Forum fights desertification
Updated: 2013-08-03 03:47
By WANG KAIHAO (China Daily)
UN, China explore ideas for better green development
The United Nations is seeking more cooperation with China to explore better models to fight desertification, according to the Kubuqi International Desert Forum 2013 that opened in the Inner Mongolia autonomous region on Friday.
The two-day biennial forum is being held deep in the Kubuqi, the nation's seventh-largest desert, covering an area of 18,600 square kilometers.
Mo Yan, a Nobel Prize in literature winner, takes part in a tree-planting event for renowned artists in the Kubuqi Desert in the Inner Mongolia autonomous region on Friday. The Kubuqi International Desert Forum brought the United Nations and China together to explore better models to fight desertification in the country.SHEN SHI / FOR CHINA DAILY
The forum is co-hosted by the United Nations Environment Programme, the United Nations Convention to Combat Desertification secretariat, the Ministry of Science and Technology, the State Forestry Administration and the Inner Mongolia regional government.
More than 300 business leaders, decision-makers and experts from home and overseas shared their views on combating desertification and exploiting business potential buried in the sands.
"We would like to enhance cooperation with other countries, explore new ideas and forms of combating desertification and new technologies and industries for ecological protection," Premier Li Keqiang said in a congratulatory message.
"We will further promote the progress of ecological civilization during economic growth and realize the green, sustainable development of human beings."
Vice-Premier Wang Yang attended the opening ceremony and read the message from Li.
China has 26.3 million sq km of land threatened by desertification, composing 27 percent of the nation's total land area, which affects 400 million people, Zhao Shucong, head of the State Forestry Administration, said in a speech at the opening ceremony.
The central government has allocated 1.4 billion yuan ($228 million) annually to combating desertification in recent years. However, government-led campaigns no longer monopolize the war against the encroaching sands.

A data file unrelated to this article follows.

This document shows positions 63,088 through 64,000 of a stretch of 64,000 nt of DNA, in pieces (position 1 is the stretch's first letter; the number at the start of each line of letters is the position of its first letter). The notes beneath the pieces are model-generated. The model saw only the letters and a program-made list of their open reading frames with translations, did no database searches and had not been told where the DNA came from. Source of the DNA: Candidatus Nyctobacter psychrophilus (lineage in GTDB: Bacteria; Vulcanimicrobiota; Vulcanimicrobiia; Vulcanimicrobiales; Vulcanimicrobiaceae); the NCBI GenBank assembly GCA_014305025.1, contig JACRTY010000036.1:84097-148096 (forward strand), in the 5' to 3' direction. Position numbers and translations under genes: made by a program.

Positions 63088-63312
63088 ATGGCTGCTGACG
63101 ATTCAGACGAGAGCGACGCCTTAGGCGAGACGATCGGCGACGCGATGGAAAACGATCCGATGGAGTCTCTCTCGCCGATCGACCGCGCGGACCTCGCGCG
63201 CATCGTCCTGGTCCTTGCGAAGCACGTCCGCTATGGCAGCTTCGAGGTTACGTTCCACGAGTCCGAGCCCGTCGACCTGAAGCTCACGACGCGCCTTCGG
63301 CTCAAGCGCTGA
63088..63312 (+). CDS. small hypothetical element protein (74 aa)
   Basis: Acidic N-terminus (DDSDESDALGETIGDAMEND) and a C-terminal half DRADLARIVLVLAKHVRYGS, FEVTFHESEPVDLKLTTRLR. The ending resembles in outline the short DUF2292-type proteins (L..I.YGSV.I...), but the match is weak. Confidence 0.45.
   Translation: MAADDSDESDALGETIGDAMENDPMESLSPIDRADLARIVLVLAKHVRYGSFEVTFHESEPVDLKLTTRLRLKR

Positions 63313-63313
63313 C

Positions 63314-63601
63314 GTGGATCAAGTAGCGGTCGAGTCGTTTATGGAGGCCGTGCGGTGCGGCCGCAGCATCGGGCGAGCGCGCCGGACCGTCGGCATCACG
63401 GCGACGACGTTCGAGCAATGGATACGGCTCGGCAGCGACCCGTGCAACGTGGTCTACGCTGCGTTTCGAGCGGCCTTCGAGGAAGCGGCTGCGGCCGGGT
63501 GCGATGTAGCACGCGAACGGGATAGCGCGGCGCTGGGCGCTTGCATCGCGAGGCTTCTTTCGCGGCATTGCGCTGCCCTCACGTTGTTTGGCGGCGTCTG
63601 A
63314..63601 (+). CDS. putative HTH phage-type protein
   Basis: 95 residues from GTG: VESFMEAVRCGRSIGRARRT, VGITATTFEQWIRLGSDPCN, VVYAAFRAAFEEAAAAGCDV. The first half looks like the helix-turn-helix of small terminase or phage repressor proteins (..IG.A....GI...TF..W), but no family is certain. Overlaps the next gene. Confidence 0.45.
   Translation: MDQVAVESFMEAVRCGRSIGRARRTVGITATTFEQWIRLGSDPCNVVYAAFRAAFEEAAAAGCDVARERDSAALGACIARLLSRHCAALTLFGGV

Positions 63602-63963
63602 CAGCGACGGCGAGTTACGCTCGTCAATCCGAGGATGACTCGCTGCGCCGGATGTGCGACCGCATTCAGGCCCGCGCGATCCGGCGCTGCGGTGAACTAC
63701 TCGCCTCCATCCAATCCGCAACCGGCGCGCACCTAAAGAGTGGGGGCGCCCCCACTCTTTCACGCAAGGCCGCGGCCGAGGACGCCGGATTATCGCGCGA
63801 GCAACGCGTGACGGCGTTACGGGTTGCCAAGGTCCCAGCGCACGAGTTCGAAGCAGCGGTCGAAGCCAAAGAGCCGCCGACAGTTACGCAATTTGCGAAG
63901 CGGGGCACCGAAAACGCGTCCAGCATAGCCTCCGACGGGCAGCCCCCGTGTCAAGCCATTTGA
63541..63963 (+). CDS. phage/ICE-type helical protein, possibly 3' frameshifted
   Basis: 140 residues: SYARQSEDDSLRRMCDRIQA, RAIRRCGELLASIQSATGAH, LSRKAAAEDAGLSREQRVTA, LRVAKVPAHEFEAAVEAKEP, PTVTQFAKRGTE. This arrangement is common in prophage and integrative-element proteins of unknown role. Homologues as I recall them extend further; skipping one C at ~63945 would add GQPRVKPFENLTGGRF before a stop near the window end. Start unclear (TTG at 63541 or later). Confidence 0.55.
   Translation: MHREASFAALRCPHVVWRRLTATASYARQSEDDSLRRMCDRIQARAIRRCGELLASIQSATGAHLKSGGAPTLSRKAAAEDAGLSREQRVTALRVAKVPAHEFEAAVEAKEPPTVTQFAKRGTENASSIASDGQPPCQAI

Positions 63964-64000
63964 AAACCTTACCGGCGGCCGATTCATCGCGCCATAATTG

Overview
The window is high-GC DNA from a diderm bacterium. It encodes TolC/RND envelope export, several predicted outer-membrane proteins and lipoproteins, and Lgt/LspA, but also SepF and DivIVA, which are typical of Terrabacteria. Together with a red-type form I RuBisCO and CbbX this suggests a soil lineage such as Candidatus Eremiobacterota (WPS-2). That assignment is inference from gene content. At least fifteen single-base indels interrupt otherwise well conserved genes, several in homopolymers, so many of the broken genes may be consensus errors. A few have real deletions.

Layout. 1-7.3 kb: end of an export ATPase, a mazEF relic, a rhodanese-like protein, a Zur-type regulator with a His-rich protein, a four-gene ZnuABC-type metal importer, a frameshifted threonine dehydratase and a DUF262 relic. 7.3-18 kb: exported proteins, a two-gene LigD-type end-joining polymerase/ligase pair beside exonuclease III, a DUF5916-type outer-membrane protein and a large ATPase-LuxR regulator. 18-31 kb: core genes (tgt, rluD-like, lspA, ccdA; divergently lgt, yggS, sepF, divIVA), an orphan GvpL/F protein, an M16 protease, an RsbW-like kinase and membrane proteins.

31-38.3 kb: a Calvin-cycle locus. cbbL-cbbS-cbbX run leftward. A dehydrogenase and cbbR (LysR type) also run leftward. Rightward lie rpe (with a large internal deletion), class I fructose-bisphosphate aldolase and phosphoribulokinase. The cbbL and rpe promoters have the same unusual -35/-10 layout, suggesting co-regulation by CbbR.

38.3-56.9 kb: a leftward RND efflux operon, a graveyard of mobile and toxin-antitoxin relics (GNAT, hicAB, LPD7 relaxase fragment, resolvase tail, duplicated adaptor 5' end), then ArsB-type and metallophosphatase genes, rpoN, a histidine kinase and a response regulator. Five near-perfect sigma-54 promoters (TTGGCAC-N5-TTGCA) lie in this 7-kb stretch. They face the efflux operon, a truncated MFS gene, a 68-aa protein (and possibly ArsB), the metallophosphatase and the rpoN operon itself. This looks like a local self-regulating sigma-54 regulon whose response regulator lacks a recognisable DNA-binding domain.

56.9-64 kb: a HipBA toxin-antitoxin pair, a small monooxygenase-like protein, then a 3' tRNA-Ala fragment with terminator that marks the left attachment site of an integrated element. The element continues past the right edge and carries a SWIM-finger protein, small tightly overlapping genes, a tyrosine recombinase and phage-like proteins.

"We will fail if we focus only on business," said Wang Wenbiao, chairman of the Elion Resources Group. "We will not succeed either if we focus only on improvement of livelihoods or eco-systems. It is necessary to find a balance among different factors."
The group has built a 200-km long and 20-km wide green belt in Kubuqi, focusing on a range of desert-related businesses.
The group said it has created more than 100,000 working opportunities since the early 1990s, including more than 5,000 people who grow trees. The average annual income of herdsmen living in Kubuqi was less than 500 yuan in the early 1990s but now surpasses 30,000 yuan.
Local annual precipitation reached a peak of more than 420 mm in 2012, up from around 60 mm a year before a large-scale anti-desertification campaign began in 1988. On average, less than five sandstorms occurred annually in Kubuqi in the past few years, a sharp drop from more than 100 a year in the 1980s.
According to statistics from the United Nations, 600,000 to 700,000 sq km of land become desert around the world annually. A declaration from the Rio+20 UN Conference on Sustainable Development in June 2012, aimed to make that number zero by the end of 2030.
"Deserts are the home of many of the poorest people on the Earth. The goal set in Rio is not easy but can be achieved because the thriving scenes we see in Kubuqi give us confidence," said Sha Zukang, secretary-general of the conference in Rio de Janeiro.
State Forestry Administration data show that China's deserts expanded 3,400 sq km annually in the late 1990s, but have slowed to an expansion of around 1,700 sq km.
Luc Gnacadja, executive secretary of the United Nations Convention to Combat Desertification, was on his third visit to Kubuqi. The institution signed a five-year strategic cooperation plan with Beijing-based non-profit group the Elion Foundation during the forum to facilitate international efforts to combat desertification.
"It will be in vain if we copy and paste," Gnacadja said. "Each model should be designed specifically for a certain place and the local people. All the business here is not suitable for Sub-Saharan Africa. But the commitment and hard work people in Kubuqi have made will inspire nations around the world."